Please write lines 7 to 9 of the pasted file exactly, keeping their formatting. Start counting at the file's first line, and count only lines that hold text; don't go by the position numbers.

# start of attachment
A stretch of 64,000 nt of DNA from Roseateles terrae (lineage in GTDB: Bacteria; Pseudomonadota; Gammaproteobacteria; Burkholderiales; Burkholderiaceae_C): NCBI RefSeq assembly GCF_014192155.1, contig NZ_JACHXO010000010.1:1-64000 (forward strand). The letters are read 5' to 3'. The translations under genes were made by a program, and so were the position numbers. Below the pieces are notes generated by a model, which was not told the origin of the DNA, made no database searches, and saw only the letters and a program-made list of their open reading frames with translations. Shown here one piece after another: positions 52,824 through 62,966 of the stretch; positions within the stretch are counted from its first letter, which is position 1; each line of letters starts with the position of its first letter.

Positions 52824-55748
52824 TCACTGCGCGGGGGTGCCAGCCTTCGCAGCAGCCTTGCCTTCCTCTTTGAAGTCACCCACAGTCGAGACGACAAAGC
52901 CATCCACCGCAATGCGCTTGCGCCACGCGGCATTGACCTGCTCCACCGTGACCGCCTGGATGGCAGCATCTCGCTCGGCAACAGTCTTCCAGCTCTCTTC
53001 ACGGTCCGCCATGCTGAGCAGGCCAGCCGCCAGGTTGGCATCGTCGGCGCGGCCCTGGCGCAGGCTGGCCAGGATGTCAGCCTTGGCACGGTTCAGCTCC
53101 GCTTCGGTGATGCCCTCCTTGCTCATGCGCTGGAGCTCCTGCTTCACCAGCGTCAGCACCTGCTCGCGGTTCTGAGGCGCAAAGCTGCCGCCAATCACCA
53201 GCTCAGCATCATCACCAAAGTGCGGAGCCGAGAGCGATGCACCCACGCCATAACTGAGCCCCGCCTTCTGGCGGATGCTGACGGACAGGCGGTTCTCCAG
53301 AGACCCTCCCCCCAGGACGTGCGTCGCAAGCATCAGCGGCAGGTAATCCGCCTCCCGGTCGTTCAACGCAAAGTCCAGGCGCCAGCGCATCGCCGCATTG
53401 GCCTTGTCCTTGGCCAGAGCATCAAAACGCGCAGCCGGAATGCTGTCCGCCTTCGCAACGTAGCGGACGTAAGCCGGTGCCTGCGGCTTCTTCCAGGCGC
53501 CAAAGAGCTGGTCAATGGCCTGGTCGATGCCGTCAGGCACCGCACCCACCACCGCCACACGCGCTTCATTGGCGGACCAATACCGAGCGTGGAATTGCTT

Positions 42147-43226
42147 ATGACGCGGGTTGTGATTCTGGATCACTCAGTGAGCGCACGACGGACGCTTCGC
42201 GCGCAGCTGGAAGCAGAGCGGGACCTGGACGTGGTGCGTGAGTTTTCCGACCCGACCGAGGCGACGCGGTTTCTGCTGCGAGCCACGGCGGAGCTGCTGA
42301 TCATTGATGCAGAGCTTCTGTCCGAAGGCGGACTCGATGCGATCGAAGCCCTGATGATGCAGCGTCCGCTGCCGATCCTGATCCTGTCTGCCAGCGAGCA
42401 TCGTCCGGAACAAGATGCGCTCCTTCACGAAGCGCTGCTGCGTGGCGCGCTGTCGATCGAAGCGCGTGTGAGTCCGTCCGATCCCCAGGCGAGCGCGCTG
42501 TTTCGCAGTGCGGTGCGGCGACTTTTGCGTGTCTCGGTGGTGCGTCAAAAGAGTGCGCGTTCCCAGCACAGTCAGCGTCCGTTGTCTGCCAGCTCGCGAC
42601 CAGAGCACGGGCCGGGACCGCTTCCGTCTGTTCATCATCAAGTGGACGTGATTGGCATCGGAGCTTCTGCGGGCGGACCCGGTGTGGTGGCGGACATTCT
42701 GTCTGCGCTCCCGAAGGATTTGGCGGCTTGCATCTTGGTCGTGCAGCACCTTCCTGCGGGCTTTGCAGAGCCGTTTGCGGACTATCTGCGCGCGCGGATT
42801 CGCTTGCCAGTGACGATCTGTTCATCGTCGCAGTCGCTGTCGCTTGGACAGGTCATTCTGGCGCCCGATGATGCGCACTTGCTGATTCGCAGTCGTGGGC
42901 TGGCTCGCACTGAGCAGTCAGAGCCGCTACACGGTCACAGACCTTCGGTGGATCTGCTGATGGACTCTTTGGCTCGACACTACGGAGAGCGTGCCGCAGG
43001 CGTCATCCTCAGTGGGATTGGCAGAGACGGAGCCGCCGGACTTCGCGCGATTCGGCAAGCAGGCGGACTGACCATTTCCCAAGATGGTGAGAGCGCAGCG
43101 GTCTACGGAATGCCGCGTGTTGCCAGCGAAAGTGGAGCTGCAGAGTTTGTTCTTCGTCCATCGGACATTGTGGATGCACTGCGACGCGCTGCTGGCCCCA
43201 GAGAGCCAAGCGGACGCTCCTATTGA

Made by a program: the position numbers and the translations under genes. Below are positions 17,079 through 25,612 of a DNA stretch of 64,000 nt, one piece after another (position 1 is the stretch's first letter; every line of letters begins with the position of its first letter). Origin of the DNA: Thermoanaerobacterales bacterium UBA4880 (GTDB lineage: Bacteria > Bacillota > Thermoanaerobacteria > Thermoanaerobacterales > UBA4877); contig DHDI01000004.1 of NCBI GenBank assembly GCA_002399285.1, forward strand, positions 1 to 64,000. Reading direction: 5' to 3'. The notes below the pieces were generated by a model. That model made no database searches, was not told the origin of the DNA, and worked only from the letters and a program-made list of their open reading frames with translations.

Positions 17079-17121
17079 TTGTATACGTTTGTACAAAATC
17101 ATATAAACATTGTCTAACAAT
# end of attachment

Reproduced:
53201 GCTCAGCATCATCACCAAAGTGCGGAGCCGAGAGCGATGCACCCACGCCATAACTGAGCCCCGCCTTCTGGCGGATGCTGACGGACAGGCGGTTCTCCAG
53301 AGACCCTCCCCCCAGGACGTGCGTCGCAAGCATCAGCGGCAGGTAATCCGCCTCCCGGTCGTTCAACGCAAAGTCCAGGCGCCAGCGCATCGCCGCATTG
53401 GCCTTGTCCTTGGCCAGAGCATCAAAACGCGCAGCCGGAATGCTGTCCGCCTTCGCAACGTAGCGGACGTAAGCCGGTGCCTGCGGCTTCTTCCAGGCGC